Ruling on islands brings new chapter in Cairo-Riyadh ties
Cairo- A decision by Egypt’s Higher Administrative Court to revoke an agreement between Cairo and Riyadh for the handover of the Red Sea islands of Tiran and Sanafir put to rest an 8-month heated debate about what should happen to the two islands.
The ruling came after Saudi-Egyptian relations had been improving due to mediation by regional powers, opening the door for various other options to end the emerging crisis.
The Higher Administrative Court on January 16th annulled an agreement signed by Egypt and Saudi Arabia last April for the handover of the two Red Sea islands to Saudi Arabia.
The agreement triggered protests in Egypt as the opposition accused the government of abdicating control of the islands in return for Saudi aid.
While Egyptians engaged in an uproarious debate, Saudi Arabia remained calm, not even commenting on a ruling last June that revoked the agreement. The Egyptian government appealed that ruling but the Higher Administrative Court upheld it.
“Egypt’s sovereignty over the islands of Tiran and Sanafir is beyond any doubt,” said Judge Ahmed al- Shazly in the decision.
There had been doubts that the government was willing to hand the islands over to Saudi Arabia. Sources in Cairo said documents presented to the court by the government were either weak or proved that the islands were Egyptian.
In one instance, the government’s lawyer presented a document from a February 1954 UN Security Council session that showed the islands were Saudi. The same document said.
Egyptian troops were deployed on the two islands during the second world war and that they had been occupied by the Egyptian Army since 1906 as boundaries between Egypt and the Ottoman empire were demarcated.
The document said the two islands were exclusively Egyptian after Egypt became independent from the empire.
Lawyer Essam al-Eslamboli said the head of the office of the late intelligence chief Omar Suleiman had given him a document proving that the islands were Egyptian. He added that he and his colleagues had had two other documents — one from the intelligence agency and another from the Foreign Ministry — proving that the islands were Egyptian.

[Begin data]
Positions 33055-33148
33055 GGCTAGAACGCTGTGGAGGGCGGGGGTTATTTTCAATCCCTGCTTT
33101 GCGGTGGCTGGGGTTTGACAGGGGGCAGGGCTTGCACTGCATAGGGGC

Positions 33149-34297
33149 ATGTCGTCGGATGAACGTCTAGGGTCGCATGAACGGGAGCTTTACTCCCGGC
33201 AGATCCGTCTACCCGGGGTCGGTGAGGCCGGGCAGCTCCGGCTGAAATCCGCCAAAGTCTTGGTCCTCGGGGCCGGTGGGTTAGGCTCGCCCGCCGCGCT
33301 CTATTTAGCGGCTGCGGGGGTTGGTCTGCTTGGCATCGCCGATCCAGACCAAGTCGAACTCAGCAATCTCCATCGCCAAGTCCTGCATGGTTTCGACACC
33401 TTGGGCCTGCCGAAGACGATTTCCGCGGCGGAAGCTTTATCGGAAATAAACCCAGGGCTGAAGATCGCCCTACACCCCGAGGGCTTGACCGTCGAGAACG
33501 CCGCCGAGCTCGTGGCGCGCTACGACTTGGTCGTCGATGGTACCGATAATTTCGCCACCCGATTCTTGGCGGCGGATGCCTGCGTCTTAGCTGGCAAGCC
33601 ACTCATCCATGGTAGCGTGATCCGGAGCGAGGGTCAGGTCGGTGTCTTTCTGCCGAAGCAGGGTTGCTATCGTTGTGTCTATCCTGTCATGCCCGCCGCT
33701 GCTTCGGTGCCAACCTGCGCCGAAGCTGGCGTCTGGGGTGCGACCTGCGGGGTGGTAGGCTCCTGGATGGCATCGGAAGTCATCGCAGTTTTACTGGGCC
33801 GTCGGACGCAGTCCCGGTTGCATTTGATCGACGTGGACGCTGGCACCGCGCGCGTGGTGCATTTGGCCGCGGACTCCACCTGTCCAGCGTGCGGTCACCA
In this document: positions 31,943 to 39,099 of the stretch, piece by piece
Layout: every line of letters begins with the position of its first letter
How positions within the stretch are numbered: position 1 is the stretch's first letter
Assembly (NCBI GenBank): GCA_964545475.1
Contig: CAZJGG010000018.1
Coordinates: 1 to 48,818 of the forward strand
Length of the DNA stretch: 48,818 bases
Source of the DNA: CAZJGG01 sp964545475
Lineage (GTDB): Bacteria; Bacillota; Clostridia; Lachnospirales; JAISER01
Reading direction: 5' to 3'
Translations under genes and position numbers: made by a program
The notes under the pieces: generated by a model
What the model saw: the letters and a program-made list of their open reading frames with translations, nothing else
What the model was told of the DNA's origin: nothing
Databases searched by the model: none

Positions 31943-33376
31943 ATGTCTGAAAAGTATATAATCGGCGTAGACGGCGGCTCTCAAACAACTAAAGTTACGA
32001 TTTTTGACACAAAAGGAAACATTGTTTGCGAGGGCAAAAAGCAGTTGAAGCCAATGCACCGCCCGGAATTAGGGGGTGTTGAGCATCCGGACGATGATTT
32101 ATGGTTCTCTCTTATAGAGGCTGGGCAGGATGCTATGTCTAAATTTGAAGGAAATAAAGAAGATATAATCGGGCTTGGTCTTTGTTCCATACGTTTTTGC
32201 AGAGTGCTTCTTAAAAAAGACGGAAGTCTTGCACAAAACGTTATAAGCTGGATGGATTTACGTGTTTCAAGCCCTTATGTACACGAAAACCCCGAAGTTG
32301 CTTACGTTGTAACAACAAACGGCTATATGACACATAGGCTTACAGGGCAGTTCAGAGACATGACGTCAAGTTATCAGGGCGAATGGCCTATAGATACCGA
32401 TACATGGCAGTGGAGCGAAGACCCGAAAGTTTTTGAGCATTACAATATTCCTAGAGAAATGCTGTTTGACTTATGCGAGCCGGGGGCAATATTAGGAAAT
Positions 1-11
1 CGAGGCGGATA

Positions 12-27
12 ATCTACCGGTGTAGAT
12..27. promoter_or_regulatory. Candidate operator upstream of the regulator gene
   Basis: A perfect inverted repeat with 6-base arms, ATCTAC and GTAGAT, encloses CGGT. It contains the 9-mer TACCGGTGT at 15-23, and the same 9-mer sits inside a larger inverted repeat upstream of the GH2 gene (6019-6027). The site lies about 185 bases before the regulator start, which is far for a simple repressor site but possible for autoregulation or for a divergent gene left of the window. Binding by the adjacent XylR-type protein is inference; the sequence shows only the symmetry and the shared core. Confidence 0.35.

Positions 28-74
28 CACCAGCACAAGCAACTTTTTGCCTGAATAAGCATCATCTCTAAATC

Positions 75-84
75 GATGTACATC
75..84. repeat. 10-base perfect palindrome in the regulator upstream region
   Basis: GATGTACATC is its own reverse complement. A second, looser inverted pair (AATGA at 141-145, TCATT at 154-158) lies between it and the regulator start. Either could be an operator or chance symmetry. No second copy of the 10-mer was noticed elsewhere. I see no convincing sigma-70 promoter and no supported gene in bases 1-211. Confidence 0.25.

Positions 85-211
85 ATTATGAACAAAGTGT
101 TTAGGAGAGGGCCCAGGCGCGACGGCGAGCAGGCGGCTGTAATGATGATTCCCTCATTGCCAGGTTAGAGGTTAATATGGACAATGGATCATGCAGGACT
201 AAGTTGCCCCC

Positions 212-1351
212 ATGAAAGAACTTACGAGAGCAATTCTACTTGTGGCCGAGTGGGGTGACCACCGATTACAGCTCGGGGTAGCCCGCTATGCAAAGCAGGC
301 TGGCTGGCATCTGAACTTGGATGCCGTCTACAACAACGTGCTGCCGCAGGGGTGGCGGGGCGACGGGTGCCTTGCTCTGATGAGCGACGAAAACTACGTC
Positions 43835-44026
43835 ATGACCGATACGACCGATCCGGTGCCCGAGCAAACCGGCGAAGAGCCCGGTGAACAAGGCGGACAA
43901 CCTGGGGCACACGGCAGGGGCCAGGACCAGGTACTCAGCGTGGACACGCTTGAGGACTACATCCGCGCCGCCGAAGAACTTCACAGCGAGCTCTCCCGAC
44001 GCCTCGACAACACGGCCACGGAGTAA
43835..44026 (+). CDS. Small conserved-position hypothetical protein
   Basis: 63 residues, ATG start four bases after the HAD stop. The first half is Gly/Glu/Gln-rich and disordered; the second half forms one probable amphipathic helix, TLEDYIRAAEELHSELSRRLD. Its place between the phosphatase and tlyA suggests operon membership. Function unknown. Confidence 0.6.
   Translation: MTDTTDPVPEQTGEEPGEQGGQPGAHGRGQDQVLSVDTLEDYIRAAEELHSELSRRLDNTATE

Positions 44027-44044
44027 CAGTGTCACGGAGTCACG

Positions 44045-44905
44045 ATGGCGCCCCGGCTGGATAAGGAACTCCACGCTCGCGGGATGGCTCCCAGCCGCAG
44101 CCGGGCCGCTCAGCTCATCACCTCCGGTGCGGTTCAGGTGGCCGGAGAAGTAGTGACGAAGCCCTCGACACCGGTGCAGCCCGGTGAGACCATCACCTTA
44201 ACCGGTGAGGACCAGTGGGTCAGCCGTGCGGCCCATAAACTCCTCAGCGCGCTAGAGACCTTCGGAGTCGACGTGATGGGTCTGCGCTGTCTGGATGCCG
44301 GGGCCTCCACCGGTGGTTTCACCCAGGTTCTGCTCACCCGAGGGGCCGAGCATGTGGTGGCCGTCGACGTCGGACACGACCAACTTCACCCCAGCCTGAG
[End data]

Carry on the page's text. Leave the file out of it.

Observers said the government found it difficult to convince many Egyptians to support the agreement and feared protests against the islands’ transfer would threaten the country’s stability.
Government lawyers said the agreement was an act of sovereignty and that the judiciary should not be involved. However, Shazly said the case fell under court jurisdiction, since it was an administrative dispute.
Lawyer Khaled Ali, who also challenged the government in the case, said the Higher Administrative Court was the only court with jurisdiction over the case.
“This is why the verdicts of this court are final,” he said, adding that the government could not have the ruling overturned by resorting to the Higher Constitutional Court.
“The government’s decision to refer the agreement to parliament is also unlawful,” Ali said.
Mahmoud Kobeish, the former dean of the College of Law at Cairo University, said the Higher Constitutional Court could only say whether the agreement was an act of sovereignty, adding “this does not mean that the court can overturn the ruling of the Higher Administrative Court that nullifies the agreement”.
He said parliament would make matters worse if it insists on discussing the agreement, noting that the government should find a way out of the crisis other than pitting the legislative and judicial powers against each other.
A diplomatic source from Cairo referred to three options for ending the crisis: Freezing the agreement and launching joint Saudi-Egyptian projects on the two islands; renegotiating the fate of the islands; or Saudi Arabia turning to international arbitration.
Observers say the two countries must reconsider their relations and get over the islands issue.
The ruling opens the door for rifts between the two countries on other regional issues, including Yemen and Syria as well as the relations with Iran.
There are, however, opportunities for cooperation between them, such as investments in labour, tourism and trade.